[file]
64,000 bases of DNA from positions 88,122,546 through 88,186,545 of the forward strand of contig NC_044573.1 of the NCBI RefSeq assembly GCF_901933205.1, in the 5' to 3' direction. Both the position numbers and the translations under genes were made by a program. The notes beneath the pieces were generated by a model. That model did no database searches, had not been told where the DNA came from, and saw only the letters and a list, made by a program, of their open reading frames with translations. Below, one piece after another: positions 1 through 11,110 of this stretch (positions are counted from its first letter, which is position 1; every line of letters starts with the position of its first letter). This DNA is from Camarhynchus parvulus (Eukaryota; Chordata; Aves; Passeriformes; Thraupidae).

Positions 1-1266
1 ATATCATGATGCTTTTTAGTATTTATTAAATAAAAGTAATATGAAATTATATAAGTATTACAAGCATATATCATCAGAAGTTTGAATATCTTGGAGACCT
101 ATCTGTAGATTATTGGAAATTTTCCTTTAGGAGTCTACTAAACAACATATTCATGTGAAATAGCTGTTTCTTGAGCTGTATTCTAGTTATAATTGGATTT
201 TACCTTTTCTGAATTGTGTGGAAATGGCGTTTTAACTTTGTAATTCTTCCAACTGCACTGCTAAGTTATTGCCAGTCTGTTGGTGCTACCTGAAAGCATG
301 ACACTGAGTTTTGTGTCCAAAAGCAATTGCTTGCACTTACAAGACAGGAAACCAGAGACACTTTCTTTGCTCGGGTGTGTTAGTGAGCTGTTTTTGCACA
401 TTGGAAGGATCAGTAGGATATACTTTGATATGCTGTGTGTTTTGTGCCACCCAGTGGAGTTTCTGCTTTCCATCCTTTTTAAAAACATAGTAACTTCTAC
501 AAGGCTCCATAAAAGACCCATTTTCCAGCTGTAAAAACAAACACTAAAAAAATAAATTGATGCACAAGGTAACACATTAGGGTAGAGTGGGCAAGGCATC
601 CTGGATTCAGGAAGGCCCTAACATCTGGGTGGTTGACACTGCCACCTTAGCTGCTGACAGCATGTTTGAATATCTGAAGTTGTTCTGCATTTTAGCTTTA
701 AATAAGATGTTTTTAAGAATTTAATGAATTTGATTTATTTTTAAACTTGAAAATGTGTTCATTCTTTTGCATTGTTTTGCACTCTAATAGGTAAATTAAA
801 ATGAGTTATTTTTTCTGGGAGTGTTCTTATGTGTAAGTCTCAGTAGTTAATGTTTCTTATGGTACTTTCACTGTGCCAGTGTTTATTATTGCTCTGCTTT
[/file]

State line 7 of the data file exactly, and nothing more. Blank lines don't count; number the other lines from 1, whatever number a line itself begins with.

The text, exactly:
401 TTGGAAGGATCAGTAGGATATACTTTGATATGCTGTGTGTTTTGTGCCACCCAGTGGAGTTTCTGCTTTCCATCCTTTTTAAAAACATAGTAACTTCTAC